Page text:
Last month, we reported that four female pilots filed discrimination claims against Frontier Airlines with the Equal Employment Opportunity Commission. In the suit, filed with the assistance of the ACLU, the pilots — Brandy Beck, Shannon Kiedrowski, Erin Zielinski and Randi Freyer — charge that Frontier Airlines has unfair practices regarding pregnancy and does not provide adequate accommodations to female pilots who are breastfeeding.
Now, the ACLU tells Westword that the EEOC has taken up the claim and will begin an investigation of the airline's policies.
"The EEOC has given us charge numbers, which means they will initiate an investigation,” says the ACLU's Galen Sherwin. “Typically, the process takes several months."
Sherwin adds that the filing has already been getting attention across the airline industry, where women make up only 4 to 6 percent of all pilots.
"I think other airlines have taken note,” Sherwin says. “These charges were the first, and I think we're likely to see more. Women pilots are talking to each other and realizing that the situation that they've been working under is unfair and puts them at a serious disadvantage in their careers."
Such was the case for Brandy Beck, one of the four Frontier pilots involved in the discrimination charge. Beck says that Frontier's policy requiring women to return to work after only 120 days of unpaid maternity leave creates a difficult situation for female pilots, especially those who are breastfeeding their newborns. Beck tells Westword that when her son was born in 2013, she repeatedly asked Frontier's human resources department for a list of locations where she could breast-pump at airports around the country, but was routinely ignored.
"I really I felt like anything I asked fell on deaf ears," Beck says.
So instead, she conferred with other female pilots at Frontier who had given birth during their employment, and found they had similar stories. The other three women involved in the EEOC complaint all say that they suffered from mastitis, an infection of the breast tissue, because Frontier did not provide facilities where they could regularly breast-pump.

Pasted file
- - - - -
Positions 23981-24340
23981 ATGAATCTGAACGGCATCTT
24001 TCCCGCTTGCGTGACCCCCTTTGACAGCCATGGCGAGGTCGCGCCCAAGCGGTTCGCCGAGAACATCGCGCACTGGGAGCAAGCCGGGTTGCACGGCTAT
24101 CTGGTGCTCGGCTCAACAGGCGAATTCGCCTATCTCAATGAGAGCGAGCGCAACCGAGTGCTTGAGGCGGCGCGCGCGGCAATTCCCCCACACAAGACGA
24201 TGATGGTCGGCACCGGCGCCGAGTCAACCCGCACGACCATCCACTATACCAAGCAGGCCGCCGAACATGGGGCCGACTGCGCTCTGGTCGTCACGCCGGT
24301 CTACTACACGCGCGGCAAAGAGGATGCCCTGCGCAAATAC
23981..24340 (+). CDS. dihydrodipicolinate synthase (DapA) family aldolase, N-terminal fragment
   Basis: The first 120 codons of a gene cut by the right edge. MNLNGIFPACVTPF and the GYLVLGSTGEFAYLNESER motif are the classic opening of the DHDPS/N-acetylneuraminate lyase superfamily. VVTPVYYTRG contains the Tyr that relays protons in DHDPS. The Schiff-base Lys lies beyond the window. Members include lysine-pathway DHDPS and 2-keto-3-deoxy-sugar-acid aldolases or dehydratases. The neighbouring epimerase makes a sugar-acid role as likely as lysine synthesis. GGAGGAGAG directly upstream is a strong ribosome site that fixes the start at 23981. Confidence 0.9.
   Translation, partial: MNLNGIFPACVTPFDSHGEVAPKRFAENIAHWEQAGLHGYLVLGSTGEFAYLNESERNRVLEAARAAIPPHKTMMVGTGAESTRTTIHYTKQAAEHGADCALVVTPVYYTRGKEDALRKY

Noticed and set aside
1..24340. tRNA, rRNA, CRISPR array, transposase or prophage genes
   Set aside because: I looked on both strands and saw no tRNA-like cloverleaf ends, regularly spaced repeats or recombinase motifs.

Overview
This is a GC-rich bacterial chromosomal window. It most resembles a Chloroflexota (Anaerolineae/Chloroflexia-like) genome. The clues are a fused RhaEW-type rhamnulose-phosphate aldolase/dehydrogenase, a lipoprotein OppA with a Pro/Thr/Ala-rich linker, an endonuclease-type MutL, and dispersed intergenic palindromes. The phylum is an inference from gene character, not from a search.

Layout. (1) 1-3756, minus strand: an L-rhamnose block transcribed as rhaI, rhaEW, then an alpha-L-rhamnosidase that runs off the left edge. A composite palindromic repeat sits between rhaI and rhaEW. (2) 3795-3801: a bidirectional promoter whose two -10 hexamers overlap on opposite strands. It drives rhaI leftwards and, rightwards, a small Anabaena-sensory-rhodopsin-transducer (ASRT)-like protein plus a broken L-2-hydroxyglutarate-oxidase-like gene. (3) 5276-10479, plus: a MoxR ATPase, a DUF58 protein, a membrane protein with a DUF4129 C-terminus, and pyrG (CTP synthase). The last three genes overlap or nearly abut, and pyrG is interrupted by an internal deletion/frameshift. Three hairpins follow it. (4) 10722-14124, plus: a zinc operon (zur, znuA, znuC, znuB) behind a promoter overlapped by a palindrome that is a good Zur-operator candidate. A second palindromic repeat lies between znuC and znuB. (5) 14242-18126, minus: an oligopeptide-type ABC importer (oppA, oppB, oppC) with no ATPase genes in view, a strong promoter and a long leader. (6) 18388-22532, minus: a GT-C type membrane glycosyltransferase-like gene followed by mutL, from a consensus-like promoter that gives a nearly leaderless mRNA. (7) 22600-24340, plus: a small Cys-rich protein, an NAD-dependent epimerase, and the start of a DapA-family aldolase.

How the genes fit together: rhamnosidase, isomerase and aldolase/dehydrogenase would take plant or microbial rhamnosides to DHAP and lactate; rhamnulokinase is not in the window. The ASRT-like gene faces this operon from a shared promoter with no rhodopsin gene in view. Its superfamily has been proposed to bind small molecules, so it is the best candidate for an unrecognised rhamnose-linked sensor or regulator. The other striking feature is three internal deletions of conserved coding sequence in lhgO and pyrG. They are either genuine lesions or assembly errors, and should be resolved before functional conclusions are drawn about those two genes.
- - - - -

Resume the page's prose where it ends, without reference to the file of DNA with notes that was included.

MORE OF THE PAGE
Beck, who had dreamed of becoming a pilot since she was five years old and achieved that goal working for Frontier Airlines during the past twelve years, says she has no plans to move on. When she helped file the discrimination complaint last month, she remembers being nervous about how her employer would react, but she's found her co-workers and immediate supervisors at Frontier to be supportive.
She only hopes that Frontier's upper management will change its policies as a result of the EEOC's investigation.
Jacki Peter, Frontier's vice president of labor relations, says that Frontier has tried to accommodate female pilots who are new mothers. “We have fairly liberal work rules that allow pilots to modify their schedules," Peter says. “And in the instances of these [four] pilots, we've allowed them to significantly drop the required number of hours that they normally are required to fly."
Peter also provided Westword with a list of breast-pumping locations at airports around the country to demonstrate that Frontier has compiled that information and makes it available to pilots. She could not say why the four pilots involved in the EEOC filing all claim that they were not able to obtain that same information.
But Peter does point out that flying is a unique profession that involves extra safety precautions, which is why female pilots are required to go on leave at 32 weeks into their pregnancy and aren't allowed to breast-pump during flights once they return 120 days after delivery.
When asked if Frontier might consider extending its mandatory 120-day return, Peter responds,
"All of that is set forth in our contact that's negotiated with the pilots' union.... We are in contract negotiations now — in the early stages – and it's certainly a topic we'll be visiting."
As for Beck, the pilot says she wants to even the playing field between men and women. "I'm doing this for every other mother out there who should be able to do it all,” she says.
“I don't think we should have to make the choice between a career and a family."
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